Updates – any news specific to the organisation should be sent out by email and published on any intranet sites.

Employees trapped at work – employers should keep an eye on the weather throughout the day, taking care that employees don’t get trapped at work and put at risk if snow starts to fall. Communication lines need to be in place to ensure a work place can be closed down relatively quickly if necessary. It is also worth having in place contingency plans should employees be trapped at work or unable to travel home.

Contractors – it is important to consider contractors, freelancers and part time staff. Make sure you have a list of ways to contact all people who usually work within your workplace.

Members of the public – ensure that suitable and sufficient signage is displayed to inform the public of important information.

PPE – if outdoor working is required, ensure that suitable and sufficient PPE is provided, including suitable gloves. Systems of work for outdoor activities should take account of reasonably foreseeable poor weather

Key Considerations

  • Communication is paramount. Make sure everyone is kept informed of changes
  • contractors, freelancers and part-time workers may also need contacting
  • it is important to consider inside temperature and comfort for staff. Workplaces should not drop below 16 degrees Celsius (13 degrees Celsius where work requires severe physical effort). The Chartered Institution of Building Services Engineers (CIBSE) suggests a range from 20°C to 24oC for offices involving sedentary tasks.
  • snow and ice are hazards that may result in slips, trips and falls. Advise staff of the correct footwear, use signage where possible and ensure that icy surfaces are gritted accordingly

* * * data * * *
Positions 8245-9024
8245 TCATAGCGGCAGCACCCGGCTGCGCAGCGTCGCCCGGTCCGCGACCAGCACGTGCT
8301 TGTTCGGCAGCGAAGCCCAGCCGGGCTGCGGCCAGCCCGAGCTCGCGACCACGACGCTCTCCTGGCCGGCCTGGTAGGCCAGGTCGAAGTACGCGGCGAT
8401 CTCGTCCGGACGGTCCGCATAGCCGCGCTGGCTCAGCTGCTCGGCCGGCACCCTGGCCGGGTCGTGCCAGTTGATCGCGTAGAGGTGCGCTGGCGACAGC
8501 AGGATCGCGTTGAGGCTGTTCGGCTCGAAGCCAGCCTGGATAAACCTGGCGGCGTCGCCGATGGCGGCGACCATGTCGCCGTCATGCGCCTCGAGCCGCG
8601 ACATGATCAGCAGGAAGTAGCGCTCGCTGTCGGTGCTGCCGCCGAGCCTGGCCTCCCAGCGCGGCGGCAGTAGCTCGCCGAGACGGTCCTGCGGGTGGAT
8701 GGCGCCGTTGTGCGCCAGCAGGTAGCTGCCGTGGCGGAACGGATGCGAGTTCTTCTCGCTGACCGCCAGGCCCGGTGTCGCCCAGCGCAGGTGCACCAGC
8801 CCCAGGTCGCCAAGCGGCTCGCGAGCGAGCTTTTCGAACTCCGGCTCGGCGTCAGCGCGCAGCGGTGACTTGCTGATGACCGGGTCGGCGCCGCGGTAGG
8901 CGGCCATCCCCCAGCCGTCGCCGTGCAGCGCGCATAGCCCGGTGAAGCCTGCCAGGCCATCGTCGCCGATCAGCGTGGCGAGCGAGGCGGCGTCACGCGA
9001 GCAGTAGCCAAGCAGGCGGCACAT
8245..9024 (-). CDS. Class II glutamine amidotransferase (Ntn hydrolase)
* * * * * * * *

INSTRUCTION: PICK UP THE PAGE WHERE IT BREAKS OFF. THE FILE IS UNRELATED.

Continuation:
• driving to and from the workplace can be dangerous in times of extreme weather.

“At times of extreme and dangerous weather it is essential that communication is retained throughout the workforce”

If you would like any further help or support, please please contact us by phone 01458 253682, email or via our Facebook page or by Twitter.

Introducing New Services in 2019

During 2019 we aim to introduce new services to our clients, through our web site. These will include:


Health and Safety e-Learning is a simple way to provide training solutions to meet the training requirements of businesses large and small. With Health and Safety training as our main focus we are looking to offer Compliance & Soft Skills courses and a fully SCORM compliant LMS.


Webinars allow large groups of participants to engage in online discussions or training events and share audio, documents or slides – even when they’re not in the same place as the meeting host or in the same room where the event or presentation is taking place. So, we are looking into the possibilities of providing Webinars on Health & Safety topics to our clients.

We stress that we are still looking at how we can develop these so keep an eye on our website and these newsletters for more information as things progress.

Are there any other services you would like to see?

Taunton & Somerset CPD Group at The Exchange House Taunton

Please remember that we now run these CPD events at the Exchange House, 12 – 14 The Crescent, Taunton TA1 4EB on a fortnightly basis, the next of the CPD events is listed below.

As previously requested, if you could let us know whether or not you can attend it would be greatly appreciated. Also, if you would like to give a talk, or know of somebody who would, please contact Jon at [email protected].

Our next Seminar will be on Wednesday 13th February 2019 Could you please arrive by 12:30pm prompt.
Our speaker for this one is Craig Huxley of Triflex (UK) Limited will talk about Creative Car Parks

If you haven’t already booked your place, or if you are not on the CPD Seminar mailing list but would like to be please drop Jon an email and he will deal with your request.

As per our last one if you could let Jon know whether or not you can attend within 7 days of receipt of his email, it would be greatly appreciated.
Contact Details [email protected] 07831 714199 or 01458 253682

*Early notice of 27th February meeting. James Ott of Fakro Roof Windows will talk about Roof Windows In The Modern Design

For more details about these and the other forthcoming CPD talks please see cpds to 27th March 2019